While Service Providers face many types of network abuse, protecting copyright and trademarks is an increasingly concerning category.
In the US, The Digital Millennium Copyright Act of 1998 and the European E-Commerce Directive (2000), “protects copyright holders from unauthorized electronic transmission” but provides online service providers with limited liability. These acts ensure that service providers are not liable if they do not know about copyright infringements, but take action when notified of a violation. However, they are not required by law to monitor content. These ‘gray’ areas create certain barriers for enforcing digital copyrights.
As the legal discussions between the copyright industry and service providers develop, service providers are still obliged to identify the root causes of network abuse, as well as prevent their community from copyright and trademark theft where possible and when notified.
Dealing With Unknowing Compromised Customers
In some instances, a customer doesn’t know that they have been compromised by spyware or other malicious programs on their system. Hackers can then illegally download and distribute copyrighted material, or use their credentials and system to attack other systems to obtain copyright material.
Users might also be unaware of infringements when downloading files that are copyright protected or sharing legitimately obtained material via peer-to-peer (P2P) file sharing software.
To deal with this, service providers should be able to assess which sites have multiple connections open and gauge their usage patterns, as well as how much bandwidth is being used. A service provider can slow down the network, inform their customer that they are abusing service provider Copyright Infringement, and demote associated sites.
Keeping Up With Changes In Liability
Service providers need to be cognizant of legal developments in their respective countries and states. For example, for the first time globally, the UK Appeals Court ruled in mid-2016 that UK-based service providers must censor websites that infringe luxury brands’ copyright and trademark goods.
While these service providers are not forced to proactively monitor their network for these infringements, they must act when notifications from an organization are received and prevent access to offending sites. Under an international framework, service providers who allow the transmission of illegal content but remove or take down the material after receiving notification of a copyright will be protected from liability. However, they will be subject to examination within a jurisdiction.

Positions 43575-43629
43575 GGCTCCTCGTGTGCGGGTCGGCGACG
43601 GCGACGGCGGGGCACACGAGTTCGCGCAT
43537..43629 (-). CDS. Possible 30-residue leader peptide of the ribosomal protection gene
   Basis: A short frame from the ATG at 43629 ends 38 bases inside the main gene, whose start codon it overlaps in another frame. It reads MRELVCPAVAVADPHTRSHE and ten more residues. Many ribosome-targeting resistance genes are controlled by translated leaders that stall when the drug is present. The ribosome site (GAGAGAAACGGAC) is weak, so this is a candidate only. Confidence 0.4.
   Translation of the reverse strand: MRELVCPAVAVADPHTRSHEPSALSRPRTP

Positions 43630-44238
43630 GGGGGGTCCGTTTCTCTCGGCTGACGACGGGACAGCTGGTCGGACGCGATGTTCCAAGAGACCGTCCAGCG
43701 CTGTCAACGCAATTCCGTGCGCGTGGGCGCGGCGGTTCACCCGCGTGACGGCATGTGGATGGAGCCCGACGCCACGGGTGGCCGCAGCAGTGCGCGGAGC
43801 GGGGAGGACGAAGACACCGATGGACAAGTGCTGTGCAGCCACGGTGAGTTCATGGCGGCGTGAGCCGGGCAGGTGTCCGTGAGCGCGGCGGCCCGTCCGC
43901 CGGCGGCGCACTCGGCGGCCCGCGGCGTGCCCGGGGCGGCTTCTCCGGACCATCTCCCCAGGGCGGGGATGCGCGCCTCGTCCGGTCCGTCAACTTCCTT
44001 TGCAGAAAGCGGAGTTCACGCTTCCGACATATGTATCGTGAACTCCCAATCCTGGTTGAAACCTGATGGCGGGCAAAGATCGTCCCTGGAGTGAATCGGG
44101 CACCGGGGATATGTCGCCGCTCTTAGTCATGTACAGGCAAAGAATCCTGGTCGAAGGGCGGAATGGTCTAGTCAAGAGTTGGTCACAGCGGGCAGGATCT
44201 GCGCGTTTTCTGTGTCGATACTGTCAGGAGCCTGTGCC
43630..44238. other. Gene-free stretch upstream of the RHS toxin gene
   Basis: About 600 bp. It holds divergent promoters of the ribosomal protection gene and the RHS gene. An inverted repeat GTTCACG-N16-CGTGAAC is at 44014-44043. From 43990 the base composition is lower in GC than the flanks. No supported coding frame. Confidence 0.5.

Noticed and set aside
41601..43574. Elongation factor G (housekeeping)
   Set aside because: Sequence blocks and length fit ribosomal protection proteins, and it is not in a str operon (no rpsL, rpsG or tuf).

Products like AbuseHQ can help service providers parse the data on their servers and escalate service providers copyright infringements depending on the local governing law. An abuse handling desk will help identify and categorize abuse reports, which allows the service provider to act and inform the user that they are abusing copyrighted material.
Intellectual Property Rights And Trademark Protection
While intellectual property rights include trademarks, patents, and related rights, illegal goods are often mixed up in the sale of legitimate products in online markets. As such, injunctions can be imposed if a service provider's network is used to distribute fraudulent goods—regardless of whether or not a service provider is at fault.
However, this is not meant to penalize service providers, but rather because they are in the best position to halt any infringements. While service providers can obtain injunctive relief, third-party liability discrepancies can still occur, as they depend on the jurisdiction of each country or state. Nevertheless, many service providers have implemented detailed policies and procedures to protect intellectual property rights and curb illegal counterfeiting and distribution of trademark products on their network.
Responsible service providers who protect copyright, intellectual property rights, and trademarks—through remediation and sanctioning of culpable users—should incur fewer costs and reputational harm. The added benefit of enhancing your security policy is that you will be regarded as a responsible service provider, which can contribute to your bottom-line revenue.
Advances in technology have made trademark and service provider copyright infringement significantly easier, which underscores the responsibility of service providers to ensure compliance within their networks. These challenges are further shrouded by increasingly complex legal requirements. To stay ahead of the game and avoid potential litigation issues, service providers should implement an abuse handling system to identify and categorize copyright abuse while adhering to legal provisions.
AbuseHQ improves service provider security with one easy-to-use platform. Faster insights and improved data ensure your abuse team can process network abuse security reports in 24 hours for greater network security and customer safety.